A common strategy to provide ventilation in multifamily buildings is to design a central roof-top air handler that distributes outdoor air to each unit. The energy cost for this system, which commonly uses natural gas for heating for either a gas furnace unit or hot water from a central boiler is paid for by the building owner. However, there is another option – VRF. With the unprecedented rise of VRF technology in the last decade combined with regulations such as New York City’s Local Law 97 of 2019 (carbon emission penalty), the industry is taking a giant leap towards building electrification. There are always questions and concerns raised against building electrification ranging from initial cost to operating cost to reliability of the VRF technology. From the owner’s perspective, the biggest question is usually surrounding the operating cost of an electric system compared to a natural gas system for heating, but the cost of ownership must consider multiple energy metrics. I was curious to understand the impact on various building energy profile metrics associated with a Dedicated Outdoor Air System (DOAS) using the conventional gas fuel source vs. the latest VRF heat pump technology using electricity in a multifamily building. The findings of this investigation challenge the deep-rooted notion that electricity, being more expensive than natural gas per BTU, will always cost more to operate.
For the purpose of direct comparison between natural gas and electricity, this evaluation only looks at the space heating energy associated with the ventilation system. The higher cooling efficiency and heat recovery (simultaneous cooling and heating) capabilities of VRF technology will only lower the operating cost further compared to gas fired system. This additional savings has been ignored in this analysis. The energy analysis of the ventilation system has been evaluated using DOE-2 based eQUEST software. Below is the list of assumptions that were used to generate the energy model and simulate energy analysis:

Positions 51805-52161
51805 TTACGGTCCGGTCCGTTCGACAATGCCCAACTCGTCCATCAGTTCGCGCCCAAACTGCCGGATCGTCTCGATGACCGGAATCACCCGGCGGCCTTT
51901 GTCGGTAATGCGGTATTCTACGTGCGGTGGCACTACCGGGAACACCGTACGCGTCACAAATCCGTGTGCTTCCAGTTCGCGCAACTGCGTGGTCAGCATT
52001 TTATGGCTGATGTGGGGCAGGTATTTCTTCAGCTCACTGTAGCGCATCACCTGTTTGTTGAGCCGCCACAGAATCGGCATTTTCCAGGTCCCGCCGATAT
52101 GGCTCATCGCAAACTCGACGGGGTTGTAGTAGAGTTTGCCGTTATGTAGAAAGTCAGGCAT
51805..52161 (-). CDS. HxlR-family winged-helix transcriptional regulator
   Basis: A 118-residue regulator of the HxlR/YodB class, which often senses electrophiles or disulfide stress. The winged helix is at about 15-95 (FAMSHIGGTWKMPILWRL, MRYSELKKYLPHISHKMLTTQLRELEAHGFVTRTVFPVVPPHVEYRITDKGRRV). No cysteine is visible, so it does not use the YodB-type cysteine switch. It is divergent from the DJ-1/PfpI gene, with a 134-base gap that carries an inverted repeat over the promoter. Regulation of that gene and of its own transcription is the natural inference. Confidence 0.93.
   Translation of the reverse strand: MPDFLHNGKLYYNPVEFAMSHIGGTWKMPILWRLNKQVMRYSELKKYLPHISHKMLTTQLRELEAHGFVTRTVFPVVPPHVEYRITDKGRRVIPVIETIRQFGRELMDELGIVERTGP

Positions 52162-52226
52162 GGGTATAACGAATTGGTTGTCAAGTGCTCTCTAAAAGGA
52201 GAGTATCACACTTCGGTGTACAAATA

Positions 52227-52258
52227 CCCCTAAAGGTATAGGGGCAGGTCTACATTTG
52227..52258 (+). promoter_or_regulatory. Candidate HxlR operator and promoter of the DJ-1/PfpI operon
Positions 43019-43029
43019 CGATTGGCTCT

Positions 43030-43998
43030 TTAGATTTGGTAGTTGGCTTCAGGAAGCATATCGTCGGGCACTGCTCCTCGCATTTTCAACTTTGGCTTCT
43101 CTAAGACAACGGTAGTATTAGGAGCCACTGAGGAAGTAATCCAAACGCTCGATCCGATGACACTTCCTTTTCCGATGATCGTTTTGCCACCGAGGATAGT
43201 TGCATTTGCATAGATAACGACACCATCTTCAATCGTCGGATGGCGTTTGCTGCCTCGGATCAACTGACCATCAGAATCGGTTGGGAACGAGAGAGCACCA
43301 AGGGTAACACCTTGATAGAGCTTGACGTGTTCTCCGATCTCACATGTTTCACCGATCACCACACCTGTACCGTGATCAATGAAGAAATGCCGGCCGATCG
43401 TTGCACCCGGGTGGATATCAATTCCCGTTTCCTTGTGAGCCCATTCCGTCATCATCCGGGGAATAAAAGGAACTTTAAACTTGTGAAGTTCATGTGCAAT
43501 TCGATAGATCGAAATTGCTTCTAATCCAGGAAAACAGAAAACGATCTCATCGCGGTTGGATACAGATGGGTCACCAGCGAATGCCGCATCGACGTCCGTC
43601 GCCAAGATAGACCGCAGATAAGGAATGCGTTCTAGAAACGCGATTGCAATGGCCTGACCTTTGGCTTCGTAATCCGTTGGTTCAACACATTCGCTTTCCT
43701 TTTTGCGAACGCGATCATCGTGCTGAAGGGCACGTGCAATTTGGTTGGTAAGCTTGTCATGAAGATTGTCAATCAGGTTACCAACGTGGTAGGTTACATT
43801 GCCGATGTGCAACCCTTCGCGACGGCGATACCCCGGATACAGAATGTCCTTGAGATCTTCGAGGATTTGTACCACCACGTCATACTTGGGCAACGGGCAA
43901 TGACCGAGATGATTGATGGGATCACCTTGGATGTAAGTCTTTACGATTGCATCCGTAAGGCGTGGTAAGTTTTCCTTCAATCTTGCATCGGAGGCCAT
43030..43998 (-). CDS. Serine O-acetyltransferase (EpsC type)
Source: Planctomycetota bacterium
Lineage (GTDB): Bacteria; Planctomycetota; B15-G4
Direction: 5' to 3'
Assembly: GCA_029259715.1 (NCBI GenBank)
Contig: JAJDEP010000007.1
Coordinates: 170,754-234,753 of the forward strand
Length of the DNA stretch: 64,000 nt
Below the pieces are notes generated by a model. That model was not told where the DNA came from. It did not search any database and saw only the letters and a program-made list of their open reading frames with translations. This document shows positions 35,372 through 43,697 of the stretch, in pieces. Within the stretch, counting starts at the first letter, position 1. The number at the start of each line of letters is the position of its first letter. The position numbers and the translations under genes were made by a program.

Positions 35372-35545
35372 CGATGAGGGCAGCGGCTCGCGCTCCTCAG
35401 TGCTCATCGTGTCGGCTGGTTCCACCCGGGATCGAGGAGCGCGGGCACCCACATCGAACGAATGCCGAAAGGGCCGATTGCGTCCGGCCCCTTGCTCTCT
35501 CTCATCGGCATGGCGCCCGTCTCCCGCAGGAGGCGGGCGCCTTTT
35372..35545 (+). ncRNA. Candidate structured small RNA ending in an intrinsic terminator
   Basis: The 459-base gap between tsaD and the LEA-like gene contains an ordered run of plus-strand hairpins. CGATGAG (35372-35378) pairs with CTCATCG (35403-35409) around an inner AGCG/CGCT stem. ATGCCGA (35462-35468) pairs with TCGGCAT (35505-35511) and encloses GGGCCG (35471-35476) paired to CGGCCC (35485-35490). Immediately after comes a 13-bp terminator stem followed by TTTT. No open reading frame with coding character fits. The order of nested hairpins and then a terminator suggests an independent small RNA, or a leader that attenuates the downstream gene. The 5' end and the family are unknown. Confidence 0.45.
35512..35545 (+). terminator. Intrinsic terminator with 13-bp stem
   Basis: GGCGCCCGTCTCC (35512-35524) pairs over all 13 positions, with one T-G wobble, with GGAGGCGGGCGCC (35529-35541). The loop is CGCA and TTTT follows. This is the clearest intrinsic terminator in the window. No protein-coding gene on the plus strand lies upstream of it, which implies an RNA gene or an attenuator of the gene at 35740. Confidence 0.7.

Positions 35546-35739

- The best suited space type chosen to simulate a ventilation system across all building types is the corridor space type of a multifamily residential building. The reason to select this space type is due to its 24×7 operating condition, which will capture all weather conditions of a meteorological year.
- The energy analysis is performed for a New York City location (Climate Zone 4A) since the cost comparison includes carbon monetary penalty, which is only applicable for NYC region.
- To truly capture the essence of carbon penalty, the analysis here will assume that the building is already exceeding the carbon cap set by Local Law 97. Thus, any energy used for ventilation heating is a carbon penalty.
- Energy Model Inputs:
- Corridor Area – 1,000 sq. ft.
- Ventilation Rate – 0.5 CFM/SF, i.e., 500 CF
- Natural Gas – $1.254/Therm
- Electricity – $0.180/kWh
- Weather File: TMY2
- Energy Recovery: Enthalpy Wheel @ 60% effectiveness
As shown in Figure 1, annual heating operating cost for a VRF ventilation system is lower than a conventional gas-fired ventilation system with current electric grid emission factors. The hidden penalty with the gas-fired system is that once the gas equipment is installed, it will emit constant greenhouse gas for the rest of its life span. However, as shown in the Figure 2 below cited by Urban Green Council in its report, ambitious city and state policies are driving toward more efficient buildings and a greener grid. As the electric grid gets cleaner, the GHG emission factor for electricity will reduce – thus resulting in less emissions and less carbon penalty every subsequent year.
A more renewable energy based electric grid, assuming 50% cleaner grid than today, will translate to an additional annual operating cost savings of $70 as shown in Figure 3.
Furthermore, for every 500 CFM of outside air delivered to the building, the VRF heating ventilation system will show savings across various energy metrics compared to a gas-fired heating ventilation system. For the same amount of ventilation air delivered to the building, the VRF heating ventilation system shows 49%reduction in carbon emission compared to gas-fired system. The carbon emissions in the building can vary greatly depending on various factors, including construction quality, miscellaneous loads, occupant behavior, etc., which can or cannot be controlled directly by building owner. However, lower carbon emissions from a VRF ventilation system, may assist the building owner in maintaining desired carbon emission levels by providing enhanced flexibility in other building areas.
 VRF = Variable Refrigerant Flow (also known as Variable Refrigerant Volume)
Written by Rahil Shah, Energy Engineer